During winter months when the skies are gray and the ground is wet, our bodies do not have as much opportunity to transform sunlight into vitamin D. During summer months, our exposed skin works to transform sunshine into the hormone we know as vitamin D. 20 minutes of full-body UV-B sun exposure for a light-skinned person produces at least 10,000IU (international units) of vitamin D. I don’t know about you, but I’m a bit reluctant to sunbathe for 20 minutes when it’s only 34 degrees outside.
Add a diagnosis of multiple sclerosis and it becomes even more important to make sure that you get enough vitamin D through sunlight, food, and/or supplementation. The connection between vitamin D deficiency and MS susceptibility, as well as increased disease activity, has been studied in great detail in recent years. The evidence of this connection has contributed to the mainstream practice of neurologist’s prescribing or recommending D supplementation (calciferol or cholecalciferol) to MS patients.
How much D should an MS patient take? 1000IU daily? 5000IU daily? 50,000IU weekly? Is it really necessary?
The amount of vitamin D an MS patient should take is highly dependent upon his/her current serum levels or low-D deficiency as determined by the 25-hydroxyvitamin D (25-OH-D) blood test. In the general population, a serum result is consider adequate if it is above 30 ng/mL (or 75 nm/L). However, many neurologists (my own included) recommend that their patients maintain a 25-OH-D level above 50 ng/mL (up to 80 ng/mL).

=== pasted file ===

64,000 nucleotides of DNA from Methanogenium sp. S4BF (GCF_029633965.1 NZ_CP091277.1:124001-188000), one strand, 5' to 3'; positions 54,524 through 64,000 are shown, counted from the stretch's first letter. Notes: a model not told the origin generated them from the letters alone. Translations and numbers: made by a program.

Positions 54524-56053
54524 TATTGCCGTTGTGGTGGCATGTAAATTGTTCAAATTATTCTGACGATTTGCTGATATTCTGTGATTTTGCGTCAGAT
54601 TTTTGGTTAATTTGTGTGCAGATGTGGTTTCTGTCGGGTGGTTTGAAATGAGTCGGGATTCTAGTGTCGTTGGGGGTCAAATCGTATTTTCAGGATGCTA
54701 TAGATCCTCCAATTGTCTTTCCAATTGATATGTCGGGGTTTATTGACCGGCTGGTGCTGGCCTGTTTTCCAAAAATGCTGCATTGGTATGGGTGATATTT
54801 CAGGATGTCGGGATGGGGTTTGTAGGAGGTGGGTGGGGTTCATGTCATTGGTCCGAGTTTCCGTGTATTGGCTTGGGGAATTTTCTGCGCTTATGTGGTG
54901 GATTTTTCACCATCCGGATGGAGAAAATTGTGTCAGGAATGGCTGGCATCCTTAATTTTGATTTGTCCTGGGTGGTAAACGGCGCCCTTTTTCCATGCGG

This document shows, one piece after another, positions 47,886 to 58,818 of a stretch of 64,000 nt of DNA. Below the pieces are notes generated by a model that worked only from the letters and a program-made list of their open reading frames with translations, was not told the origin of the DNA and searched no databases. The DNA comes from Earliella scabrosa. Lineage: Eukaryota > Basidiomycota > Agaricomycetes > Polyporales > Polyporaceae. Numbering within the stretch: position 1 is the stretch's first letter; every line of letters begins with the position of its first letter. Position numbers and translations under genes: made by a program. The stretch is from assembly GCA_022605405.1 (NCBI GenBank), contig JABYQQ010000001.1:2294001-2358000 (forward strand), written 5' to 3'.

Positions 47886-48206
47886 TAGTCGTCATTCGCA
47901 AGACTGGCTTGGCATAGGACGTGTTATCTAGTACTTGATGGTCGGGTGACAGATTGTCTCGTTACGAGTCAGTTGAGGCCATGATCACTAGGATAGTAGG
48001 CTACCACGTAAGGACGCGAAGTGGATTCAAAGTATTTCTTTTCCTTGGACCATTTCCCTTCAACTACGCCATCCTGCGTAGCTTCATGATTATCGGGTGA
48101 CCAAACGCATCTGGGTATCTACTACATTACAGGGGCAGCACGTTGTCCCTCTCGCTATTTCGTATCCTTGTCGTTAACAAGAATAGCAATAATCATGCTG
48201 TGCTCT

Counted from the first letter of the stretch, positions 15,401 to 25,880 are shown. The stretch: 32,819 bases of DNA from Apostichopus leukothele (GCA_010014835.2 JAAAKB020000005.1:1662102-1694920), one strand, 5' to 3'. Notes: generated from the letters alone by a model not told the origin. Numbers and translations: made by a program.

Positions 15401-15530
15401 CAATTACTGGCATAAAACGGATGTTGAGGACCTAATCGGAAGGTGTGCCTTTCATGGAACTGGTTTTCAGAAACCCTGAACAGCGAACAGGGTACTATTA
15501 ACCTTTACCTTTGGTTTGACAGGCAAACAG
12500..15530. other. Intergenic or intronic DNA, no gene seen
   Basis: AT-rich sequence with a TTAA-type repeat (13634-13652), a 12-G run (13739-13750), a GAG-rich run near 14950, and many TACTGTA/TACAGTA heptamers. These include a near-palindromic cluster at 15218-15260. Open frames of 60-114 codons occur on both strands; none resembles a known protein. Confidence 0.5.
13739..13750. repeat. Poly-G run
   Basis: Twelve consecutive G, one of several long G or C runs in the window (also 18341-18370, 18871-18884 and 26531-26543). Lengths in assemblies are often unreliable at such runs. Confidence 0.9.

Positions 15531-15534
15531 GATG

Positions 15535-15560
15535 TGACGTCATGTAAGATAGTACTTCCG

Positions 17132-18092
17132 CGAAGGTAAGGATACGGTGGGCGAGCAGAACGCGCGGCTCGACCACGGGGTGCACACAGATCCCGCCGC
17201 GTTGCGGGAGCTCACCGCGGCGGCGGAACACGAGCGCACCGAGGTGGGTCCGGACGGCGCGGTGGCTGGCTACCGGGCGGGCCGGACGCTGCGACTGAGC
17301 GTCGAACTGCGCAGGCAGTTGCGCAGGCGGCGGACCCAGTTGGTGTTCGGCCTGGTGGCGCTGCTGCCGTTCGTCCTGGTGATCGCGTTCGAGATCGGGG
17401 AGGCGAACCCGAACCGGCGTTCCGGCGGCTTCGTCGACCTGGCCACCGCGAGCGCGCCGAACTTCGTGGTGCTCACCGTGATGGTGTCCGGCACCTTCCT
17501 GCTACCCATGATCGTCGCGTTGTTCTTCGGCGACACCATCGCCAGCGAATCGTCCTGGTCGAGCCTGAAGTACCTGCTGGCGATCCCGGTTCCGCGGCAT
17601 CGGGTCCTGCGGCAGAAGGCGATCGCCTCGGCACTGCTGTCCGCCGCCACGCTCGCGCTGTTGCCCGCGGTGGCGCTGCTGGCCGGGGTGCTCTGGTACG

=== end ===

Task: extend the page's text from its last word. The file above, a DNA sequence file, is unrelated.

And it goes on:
When I was initially tested for a suspected vitamin D deficiency, my serum level was 7.8 ng/mL which is practically non-existent I was having a lot of pain, including very tender bones and achy muscles. In fact, my bones almost felt "squishy" when squeezed. Vitamin D, in conjunction with Calcium, is necessary to maintain bone density. It took two years, close monitoring, and certain experimentation to find the amount of supplementation I needed to raise my serum levels from 7.8 ng/mL to 61 ng/mL.
The amount of supplementation you might need to take varies upon your age, body weight, BMI, skin pigmentation, the season, and amount of sun exposure. I have a larger BMI and do not get much direct sun exposure. To maintain a current serum level of 68 ng/mL, I take 10,000IU daily of vitamin D3 which is an amount considered to be safe based on various studies using even higher levels. (see Hathcock JN, Shao A, Vieth R, Heaney R. Risk assessment for vitamin D. Am J Clin Nutr. 2007;85(1):6-18.)
Please note that you should consult with your doctor and be tested before beginning supplementation or altering current supplementation. Your needs will vary depending upon your current situation.
One concern with taking higher levels of vitamin D, with or without extra calcium, is the development of a condition called hypercalcemia. In a new case study published in the January 2012 edition of Archives of Neurology, researchers share that "overexposure to vitamin D produces symptomatic hypercalcemia, with possible weakness, fatigue, depression, confusion, stupor or coma, polyuria, nephrolithiasis, renal failure, ectopic calcification, conjunctivitis, fever, chills, anorexia, nausea, vomiting, and constipation." (see Marcus JF, Shaley SM, etc. Severe Hypercalcemia Following Vitamin D Supplementation in a Patient With Multiple Sclerosis: A Note of Caution. Arch Neurol. 2012;69(1):129-132.)